Horner Honda’s Offerings Evolve With Times

Horner

SALISBURY — For more than 40 years, Horner Honda has been supplying Salisbury with motorcycles, ATVs, scooters and energy generators. Looking into the future, owner Bud Horner expects to continue operating from the same location he has since 1969 and to keep pace with Honda’s push for more efficient vehicles and generators.

Horner, whose father owned a car dealership adjacent to Horner Honda’s downtown Salisbury location, got into the Honda business young and noted that there have been huge changes in what people are looking for since the early days.

“The scooter business is definitely growing,” he said, adding that for many years Honda was only known for motorcycles.

While the store still does a healthy amount of business in the field of cycles, Horner explained the popularity of scooters as cheap and fuel efficient has sparked an incredible rise in popularity over the last several years. Horner said scooters also have the added appeal of being customizable.

“It’s sort of like a blank palette,” Horner said of the “Ruckus,” one of several models of scooter his store carries.

With the boom of scooters on the Eastern Shore in the summer from Salisbury to Ocean City, Horner advocated making an investment into a Honda instead of going with one of the less expensive brands.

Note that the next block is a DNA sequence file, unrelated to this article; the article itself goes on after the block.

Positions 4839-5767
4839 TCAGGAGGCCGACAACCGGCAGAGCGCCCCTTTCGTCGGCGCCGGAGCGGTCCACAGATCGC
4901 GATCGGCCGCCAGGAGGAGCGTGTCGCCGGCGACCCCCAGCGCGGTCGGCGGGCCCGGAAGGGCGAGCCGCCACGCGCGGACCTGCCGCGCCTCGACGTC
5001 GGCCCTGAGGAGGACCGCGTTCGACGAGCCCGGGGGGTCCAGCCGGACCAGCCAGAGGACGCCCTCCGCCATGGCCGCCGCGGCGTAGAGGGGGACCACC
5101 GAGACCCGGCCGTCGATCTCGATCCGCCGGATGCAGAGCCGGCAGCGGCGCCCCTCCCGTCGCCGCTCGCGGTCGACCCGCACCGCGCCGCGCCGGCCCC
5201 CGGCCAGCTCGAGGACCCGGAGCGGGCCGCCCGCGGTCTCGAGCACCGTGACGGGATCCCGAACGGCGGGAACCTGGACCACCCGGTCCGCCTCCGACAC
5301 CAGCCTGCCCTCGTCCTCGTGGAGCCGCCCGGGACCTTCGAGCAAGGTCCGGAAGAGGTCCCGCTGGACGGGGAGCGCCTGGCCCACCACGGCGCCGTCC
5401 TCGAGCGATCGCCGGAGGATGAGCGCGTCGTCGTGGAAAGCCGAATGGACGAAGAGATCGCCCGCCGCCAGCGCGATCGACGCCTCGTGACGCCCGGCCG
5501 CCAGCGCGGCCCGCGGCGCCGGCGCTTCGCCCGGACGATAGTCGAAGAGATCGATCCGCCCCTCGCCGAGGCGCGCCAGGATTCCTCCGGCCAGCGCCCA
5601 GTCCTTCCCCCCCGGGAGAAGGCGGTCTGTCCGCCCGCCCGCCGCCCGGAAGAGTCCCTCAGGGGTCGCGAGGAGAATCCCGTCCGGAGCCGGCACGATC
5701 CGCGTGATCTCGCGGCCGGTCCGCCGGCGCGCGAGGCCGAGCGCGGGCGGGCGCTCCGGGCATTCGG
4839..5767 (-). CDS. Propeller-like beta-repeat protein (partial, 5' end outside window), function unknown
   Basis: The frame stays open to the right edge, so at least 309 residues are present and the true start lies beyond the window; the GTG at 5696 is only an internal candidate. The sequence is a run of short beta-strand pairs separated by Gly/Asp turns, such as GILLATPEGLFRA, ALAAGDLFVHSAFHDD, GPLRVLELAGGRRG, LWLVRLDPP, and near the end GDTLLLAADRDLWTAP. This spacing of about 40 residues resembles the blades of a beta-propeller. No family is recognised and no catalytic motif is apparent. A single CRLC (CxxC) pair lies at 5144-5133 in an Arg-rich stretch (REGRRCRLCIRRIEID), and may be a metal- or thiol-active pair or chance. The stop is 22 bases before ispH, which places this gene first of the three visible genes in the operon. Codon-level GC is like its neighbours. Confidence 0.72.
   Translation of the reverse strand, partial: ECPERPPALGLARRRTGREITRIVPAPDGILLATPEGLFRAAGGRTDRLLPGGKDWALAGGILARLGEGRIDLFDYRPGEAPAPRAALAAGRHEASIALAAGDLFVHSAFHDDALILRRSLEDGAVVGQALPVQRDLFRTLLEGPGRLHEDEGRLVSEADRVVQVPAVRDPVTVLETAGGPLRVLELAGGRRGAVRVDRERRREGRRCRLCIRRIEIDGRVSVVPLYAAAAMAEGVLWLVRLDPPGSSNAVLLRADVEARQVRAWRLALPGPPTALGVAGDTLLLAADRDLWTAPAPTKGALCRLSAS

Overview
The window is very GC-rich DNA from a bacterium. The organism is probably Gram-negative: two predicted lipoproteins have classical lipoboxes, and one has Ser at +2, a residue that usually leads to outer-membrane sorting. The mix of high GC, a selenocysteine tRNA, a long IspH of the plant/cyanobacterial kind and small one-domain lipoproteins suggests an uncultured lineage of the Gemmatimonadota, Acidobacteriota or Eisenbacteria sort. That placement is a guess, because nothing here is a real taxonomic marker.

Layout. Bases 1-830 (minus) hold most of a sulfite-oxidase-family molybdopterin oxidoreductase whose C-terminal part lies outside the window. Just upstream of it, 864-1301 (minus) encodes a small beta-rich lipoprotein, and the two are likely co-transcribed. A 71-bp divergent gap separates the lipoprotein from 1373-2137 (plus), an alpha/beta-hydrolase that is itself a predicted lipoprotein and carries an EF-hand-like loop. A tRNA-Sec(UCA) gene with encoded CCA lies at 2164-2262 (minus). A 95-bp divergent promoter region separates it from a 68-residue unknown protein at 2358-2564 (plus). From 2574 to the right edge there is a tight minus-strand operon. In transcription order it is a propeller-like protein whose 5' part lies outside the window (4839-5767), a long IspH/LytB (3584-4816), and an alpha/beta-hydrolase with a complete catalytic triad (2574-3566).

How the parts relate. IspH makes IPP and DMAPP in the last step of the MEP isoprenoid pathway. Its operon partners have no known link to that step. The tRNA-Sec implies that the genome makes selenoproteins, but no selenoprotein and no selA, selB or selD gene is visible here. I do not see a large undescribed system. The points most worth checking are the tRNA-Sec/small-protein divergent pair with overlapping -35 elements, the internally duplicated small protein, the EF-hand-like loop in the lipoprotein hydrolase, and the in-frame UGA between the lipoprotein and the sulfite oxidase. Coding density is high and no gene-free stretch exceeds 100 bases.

“When it breaks, it’s done,” he said of the off-brand scooters.

With Honda, a motorcycle or scooter is able to run at top-level for years or decades with proper maintenance, promised Horner. Even better, he continued, is that once a Honda is off the lot it doesn’t immediately depreciate in value.

“Three to four years from now, if you want to sell them, they’re worth something,” said Horner.

Besides vehicles, Honda specializes in portable power generators. Usually weighing between 70 and 220 pounds, the generators are light, powerful, and surprisingly quiet, said Horner.

“They’ll run for a long time; they’re very fuel efficient,” he noted.

The generators have an array of applications including everything from recreation to disaster management.

“People use them mainly for camping … we also sell a lot for construction work,” he said.

Perhaps more importantly, the generators can be a source of energy during a blackout, crucial for people caught up in storms or other disasters that might leave the power out for days on end. In the event of a major disaster being predicted, Horner asserted that his store will not run out of generators since more can be brought in at a moment’s notice.

“[Honda] can have a truck sitting here tomorrow morning,” he said.

In the years to come, Horner said he has no hard plans for expansion and is content with his current location. With 40-plus years of history as well as being located next to Salisbury University, which supplies a lot of customers, Horner is a big fan of where he is today.

One thing that he will be looking forward to in the future, though, is the ushering in of more electric Honda scooters, which he expects will be popular given high fuel costs.

“They need to get the technology on batteries,” said Horner of the remaining obstacles in the scooter industry.

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